Report Comments for Growth

Instilling a Growth Mindset requires us as teachers to promote an attitude of openness to growth and change in our students. This links with Collective Teacher Efficacy (the belief we share that our students can all do better). So our report comments should avoid being judgements such as “acceptable”, “satisfactory” etc as these suggest that there is no room for growth. Even a positive comment such as “excellent” or “very pleasing” is not that helpful if we are not celebrating why/how that excellence came about. Growth Mindset is all about developing strategies to deal with challenges. 

Our comments should be in keeping with Growth Mindset principles. Comments should:

So… a challenge!

Rather than making a judgement, try to think of at least one strategy you can suggest or celebrate.
Here are some possible suggestions for improvement:

  • needs to read instructions carefully so that she can answer the questions correctly
  • struggled with completing her exam and so needs to work on test-taking techniques and time management
  • needs to allocate the exam time better so she can complete all sections well
  • needs to check her work more carefully so as to avoid making careless mistakes
  • seems to be in a rush to complete work and so does not answer as well as she could with more focus and attention to detail
  • answers questions superficially
  • needs to check to mark allocation to see the amount of depth required for an answer
  • has been working hard but needs to review her study methods so as to gain an in-depth understanding of the topics
  • needs to work more consistently by concentrating in class, keeping up with the homework, and preparing in good time for tests and exams
  • has been working hard and has made progress but she needs to focus on ... as we move into the second half of the year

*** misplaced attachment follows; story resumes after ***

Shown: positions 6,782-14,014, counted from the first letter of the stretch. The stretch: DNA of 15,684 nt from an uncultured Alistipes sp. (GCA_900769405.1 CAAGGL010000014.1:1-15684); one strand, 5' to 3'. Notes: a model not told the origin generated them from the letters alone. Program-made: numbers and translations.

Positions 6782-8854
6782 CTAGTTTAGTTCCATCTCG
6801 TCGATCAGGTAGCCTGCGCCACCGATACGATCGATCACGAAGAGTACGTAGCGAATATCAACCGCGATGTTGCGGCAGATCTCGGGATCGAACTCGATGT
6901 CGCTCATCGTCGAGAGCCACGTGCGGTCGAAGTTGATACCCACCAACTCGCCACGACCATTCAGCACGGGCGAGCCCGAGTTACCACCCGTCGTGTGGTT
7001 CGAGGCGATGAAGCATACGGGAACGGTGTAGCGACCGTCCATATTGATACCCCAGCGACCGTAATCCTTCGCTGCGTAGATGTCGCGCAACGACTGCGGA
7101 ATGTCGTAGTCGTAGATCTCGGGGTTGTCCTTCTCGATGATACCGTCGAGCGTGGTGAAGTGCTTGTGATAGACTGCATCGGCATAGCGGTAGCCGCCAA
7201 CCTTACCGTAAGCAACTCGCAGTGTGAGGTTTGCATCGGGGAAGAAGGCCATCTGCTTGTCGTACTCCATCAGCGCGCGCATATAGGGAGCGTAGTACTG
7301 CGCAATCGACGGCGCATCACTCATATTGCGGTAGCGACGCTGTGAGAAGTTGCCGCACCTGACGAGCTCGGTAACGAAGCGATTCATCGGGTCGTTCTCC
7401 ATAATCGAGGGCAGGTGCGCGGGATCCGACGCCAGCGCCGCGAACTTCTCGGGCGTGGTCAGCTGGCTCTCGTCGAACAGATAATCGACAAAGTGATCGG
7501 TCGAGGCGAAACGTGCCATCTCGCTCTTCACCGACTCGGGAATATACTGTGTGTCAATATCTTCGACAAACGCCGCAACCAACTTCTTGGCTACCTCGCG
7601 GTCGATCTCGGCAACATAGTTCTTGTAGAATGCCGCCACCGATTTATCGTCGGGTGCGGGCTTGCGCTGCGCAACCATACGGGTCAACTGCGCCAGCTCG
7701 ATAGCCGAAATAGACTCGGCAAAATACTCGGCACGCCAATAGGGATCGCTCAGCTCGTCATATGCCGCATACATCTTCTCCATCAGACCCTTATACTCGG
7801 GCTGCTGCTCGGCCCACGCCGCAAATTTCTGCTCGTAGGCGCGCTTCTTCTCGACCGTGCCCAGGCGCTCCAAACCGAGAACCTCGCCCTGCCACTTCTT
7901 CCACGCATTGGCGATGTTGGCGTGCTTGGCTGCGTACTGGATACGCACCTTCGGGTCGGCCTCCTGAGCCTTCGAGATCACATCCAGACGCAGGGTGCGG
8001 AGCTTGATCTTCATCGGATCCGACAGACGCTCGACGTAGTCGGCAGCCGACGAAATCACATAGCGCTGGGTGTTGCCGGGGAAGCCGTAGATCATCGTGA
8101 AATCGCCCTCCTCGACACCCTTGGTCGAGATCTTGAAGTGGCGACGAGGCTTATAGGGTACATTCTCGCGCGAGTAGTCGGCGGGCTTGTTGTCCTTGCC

• has worked hard and answers exam questions well but disadvantages herself with poor handwriting/untidy layout/inaccurate spelling/poor grammar

All of these can easily be adapted to be celebrations, eg:

  • her ability to read instructions carefully and answer the questions correctly is commended

 General tips

  • Positive framing - there must be at least some positives, even if you have a negative which you need to say. 
  • When introducing a negative, use “although”, “but” and “however”. Just remember that you can only use “however” in the middle of a sentence like this: “Her commitment to completing work on time, however, has been inconsistent.” Which is basically the same as saying: “But her commitment to completing work on time has been inconsistent.” NOT “She is generally diligent, however, she can be distracted at times.” It should be:  “She is generally diligent but can be distracted at times.” OR  “Although she is generally diligent, she can be distracted at times.” 
  • Try not to use “and” too many times. Rather start a new sentence or better still use a relevant connecting word, eg “She is often distracted in class so she has not managed to grasp the basic concepts.” OR “She has gained in confidence because she engages actively in class discussions.”
  • If your student has a good mark, and you have already praised her in your comment for diligence, consistency, insight etc, you really do not need to add: “This is an excellent mark.” Surely that is obvious. You might want to say something like: “Her excellent final mark is a just reward for a good year’s work.” OR “She can be commended for the excellent final mark she has achieved.” OR if you can fit it in easily: “... as shown by her excellent final mark.”
  • If your student has achieved a mark that is OK but not YET great (for her), don’t say: “This is a reasonable/fair/satisfactory mark”. You are not pronouncing a judgement! Rather, you need to show that you see her potential and are not satisfied with a result that is merely OK. You could say something like: “Given her diligence during the year, this final result is disappointing. She needs to review her study methods for dealing with the requirements of final exams.” OR “She should not allow her disappointing final mark to discourage her as she has made pleasing progress during the year.”
  • If she has obtained a mark that is unexpectedly low, you need to try to explain that, eg: “Unfortunately, her preparation for paper 2 in the exam was inadequate, hence her disappointing final mark. With greater attention to this section, and a review of her study methods, she will surely be able to achieve a better result next year.”

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